Take the 2-minute tour ×
Mathematics Stack Exchange is a question and answer site for people studying math at any level and professionals in related fields. It's 100% free, no registration required.

I'm really having trouble trying to understand this. A few weeks back, I got pretty interested in sphere packing and I'm trying to grasp the idea of using a matrix to represent the basis of a lattice. I've been using lattices like this one $\left(\begin{array}\12 & 0 & 0\\ 1 & \sqrt3 & 0\\1 & \frac{1}{\sqrt3} &\frac{2\sqrt6}{3}\end{array}\right)$ for the fcc lattice, because this represents the three vectors $(2,0,0)$, $(1,\sqrt3,0)$, and $(1,\frac{1}{\sqrt3},\frac{2\sqrt6}{3})$ that make the fundamental parallelipipid for the lattice. I think this lattice is also represented by $A_3$. It says here that the Gram Matrix of $A_3$ is $\left(\begin{array}\12 & -1 & 0\\-1 & 2 & -1\\0 & -1 & 2\end{array}\right)$. How is the Gram Matrix related to the basis I've been using? What about the basis they give? Is there a fast way to construct a lattice and find its density from a Gram Matrix? Everything I've found so far is over my head.

share|improve this question
1  
Wouldn't integer-lattices be a more appropriate tag than vector-lattices for this question? (Judging from the tag-wiki's I linked to.) –  Martin Sleziak Dec 15 '12 at 8:42
    
Take a careful look at this math.rwth-aachen.de/~Gabriele.Nebe/LATTICES/Brandt_2.html which is the "even lattices" in dimension 3 up to a fairly large discriminant in absolute value. –  Will Jagy Dec 15 '12 at 23:20
    
Wow, excellent. That's a great resource. –  hombre Dec 16 '12 at 0:01
    
Well, from the viewpoint of number theory, the "odd lattices" are easier to deal with, such as the sum of three squares, see math.rwth-aachen.de/~Gabriele.Nebe/LATTICES/Brandt_1.html One needs both lists. The choice of which list is: out of $A,B,C,R,S,T,$ are all three of $R,S,T$ even, or is at least one of them odd. Here the quadratic form is $$ f(x,y,z) = A x^2 + B y^2 + C z^2 + R y z + S z x + T x y. $$ –  Will Jagy Dec 16 '12 at 3:26

1 Answer 1

up vote 4 down vote accepted

What they actually do on the website, which saves a bunch of square root signs, is to realize the lattice in $\mathbb R^4$ as

$$ \left( \begin{array}{rrrr} 1 & -1 & 0 & 0 \\ 0 & 1 & -1 & 0\\ 0 & 0 & 1 & -1 \end{array} \right) \cdot \left( \begin{array}{rrr} 1 & 0 & 0 \\ -1 & 1 & 0\\ 0 & -1 & 1 \\ 0 & 0 & -1 \end{array} \right) = \left( \begin{array}{rrr} 2 & -1 & 0 \\ -1 & 2 & -1\\ 0 & -1 & 2 \end{array} \right). $$ Here you are given basis vectors as the three rows of the rectangular matrix on the left, or the columns of the matrix on the right, which is its transpose. That is the fundamental relation, call it $$ B \; B^T = G. $$

For the version you want, squre matrices over the integers are possible: $$ \left( \begin{array}{rrr} 0 & 1 & 1 \\ 1 & 0 & 1 \\ 1 & 1 & 0 \end{array} \right) \cdot \left( \begin{array}{rrr} 0 & 1 & 1 \\ 1 & 0 & 1 \\ 1 & 1 & 0 \end{array} \right) = \left( \begin{array}{rrr} 2 & 1 & 1 \\ 1 & 2 & 1\\ 1 & 1 & 2 \end{array} \right). $$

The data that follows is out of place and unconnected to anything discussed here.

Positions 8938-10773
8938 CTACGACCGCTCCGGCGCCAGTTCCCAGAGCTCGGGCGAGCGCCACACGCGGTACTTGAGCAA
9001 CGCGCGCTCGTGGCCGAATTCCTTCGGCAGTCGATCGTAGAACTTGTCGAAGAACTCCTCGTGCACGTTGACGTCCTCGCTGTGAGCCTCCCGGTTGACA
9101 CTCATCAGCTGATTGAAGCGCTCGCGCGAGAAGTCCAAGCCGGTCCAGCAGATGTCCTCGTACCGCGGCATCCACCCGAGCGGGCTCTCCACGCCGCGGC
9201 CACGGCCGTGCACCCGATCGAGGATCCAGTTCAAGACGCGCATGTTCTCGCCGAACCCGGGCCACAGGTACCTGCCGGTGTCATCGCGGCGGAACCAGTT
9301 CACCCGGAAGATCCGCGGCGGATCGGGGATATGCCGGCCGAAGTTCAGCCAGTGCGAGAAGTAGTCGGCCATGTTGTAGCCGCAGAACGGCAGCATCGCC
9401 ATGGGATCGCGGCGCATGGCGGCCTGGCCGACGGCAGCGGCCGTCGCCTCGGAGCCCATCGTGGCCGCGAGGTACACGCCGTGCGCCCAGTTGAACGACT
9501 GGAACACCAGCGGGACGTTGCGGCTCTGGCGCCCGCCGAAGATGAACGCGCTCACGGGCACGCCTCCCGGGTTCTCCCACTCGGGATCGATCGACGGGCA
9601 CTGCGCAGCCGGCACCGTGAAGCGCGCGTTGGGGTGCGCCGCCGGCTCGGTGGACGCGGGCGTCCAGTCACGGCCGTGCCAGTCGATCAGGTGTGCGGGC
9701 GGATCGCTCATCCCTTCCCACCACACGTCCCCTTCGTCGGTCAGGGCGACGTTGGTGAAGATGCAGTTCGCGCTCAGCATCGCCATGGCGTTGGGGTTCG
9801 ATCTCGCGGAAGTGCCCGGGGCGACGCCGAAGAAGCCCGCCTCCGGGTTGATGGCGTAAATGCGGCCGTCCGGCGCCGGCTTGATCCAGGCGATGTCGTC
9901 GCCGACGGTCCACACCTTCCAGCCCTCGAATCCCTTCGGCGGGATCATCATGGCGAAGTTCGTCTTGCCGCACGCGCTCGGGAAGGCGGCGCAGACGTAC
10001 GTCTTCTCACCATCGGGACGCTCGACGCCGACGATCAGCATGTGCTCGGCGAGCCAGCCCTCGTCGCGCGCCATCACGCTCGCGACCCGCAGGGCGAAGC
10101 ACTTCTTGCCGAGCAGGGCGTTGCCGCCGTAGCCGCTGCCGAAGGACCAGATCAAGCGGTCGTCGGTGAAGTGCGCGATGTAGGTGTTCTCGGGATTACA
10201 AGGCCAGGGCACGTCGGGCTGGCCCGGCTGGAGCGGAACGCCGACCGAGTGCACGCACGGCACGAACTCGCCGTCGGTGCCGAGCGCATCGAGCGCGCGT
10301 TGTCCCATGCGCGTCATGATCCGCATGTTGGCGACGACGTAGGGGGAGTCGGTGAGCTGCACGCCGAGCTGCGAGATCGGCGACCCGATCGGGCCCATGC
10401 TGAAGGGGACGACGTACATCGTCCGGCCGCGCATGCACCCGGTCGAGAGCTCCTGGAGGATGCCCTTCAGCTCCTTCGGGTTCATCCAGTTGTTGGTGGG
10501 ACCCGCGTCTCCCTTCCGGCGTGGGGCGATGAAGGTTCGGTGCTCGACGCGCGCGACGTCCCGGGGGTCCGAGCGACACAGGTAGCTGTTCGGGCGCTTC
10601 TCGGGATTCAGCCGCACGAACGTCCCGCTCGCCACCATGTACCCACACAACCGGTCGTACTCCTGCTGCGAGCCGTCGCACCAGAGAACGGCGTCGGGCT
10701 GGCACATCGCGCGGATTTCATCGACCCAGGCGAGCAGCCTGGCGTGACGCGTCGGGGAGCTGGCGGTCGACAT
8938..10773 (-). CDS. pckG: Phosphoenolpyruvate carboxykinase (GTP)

If you really want, you can write this in lower/upper triangular square matrices. This can be done with CHOLESKY, which can be done by hand here. You should have been using $$ \left( \begin{array}{rrr} \sqrt 2 & 0 & 0 \\ \sqrt{ \frac{1}{2} } & \sqrt{ \frac{3}{2} } & 0 \\ \sqrt{ \frac{1}{2} } & \sqrt{ \frac{1}{6} } & \sqrt{ \frac{4}{3} } \end{array} \right) \cdot \left( \begin{array}{rrr} \sqrt 2 & \sqrt{ \frac{1}{2} } & \sqrt{ \frac{1}{2} } \\ 0 & \sqrt{ \frac{3}{2} } & \sqrt{ \frac{1}{6} } \\ 0 & 0 & \sqrt{ \frac{4}{3} } \end{array} \right) = \left( \begin{array}{rrr} 2 & 1 & 1 \\ 1 & 2 & 1\\ 1 & 1 & 2 \end{array} \right). $$

Finally, the relationship required for distinct gram matrices to represent the same lattice is called "equivalence." If you have gram matrices $G,H,$ equivalence means there is an integer matrix $P$ with $\det P = 1$ such that $$ P G P^T = H. $$ Naturally, if you take $Q = P^{-1}$ you get $$ Q H Q^T = G $$ as well.

Gaze in awe: $$ \left( \begin{array}{rrr} 1 & 0 & 0 \\ -1 & 1 & 0 \\ 0 & -1 & 1 \end{array} \right) \cdot \left( \begin{array}{rrr} 2 & 1 & 1 \\ 1 & 2 & 1\\ 1 & 1 & 2 \end{array} \right) \cdot \left( \begin{array}{rrr} 1 & -1 & 0 \\ 0 & 1 & -1 \\ 0 & 0 & 1 \end{array} \right) = \left( \begin{array}{rrr} 2 & -1 & 0 \\ -1 & 2 & -1\\ 0 & -1 & 2 \end{array} \right). $$

share|improve this answer
    
I am gazing in awe. Muchas gracias –  hombre Dec 15 '12 at 22:53

Your Answer

 
discard

By posting your answer, you agree to the privacy policy and terms of service.

Not the answer you're looking for? Browse other questions tagged or ask your own question.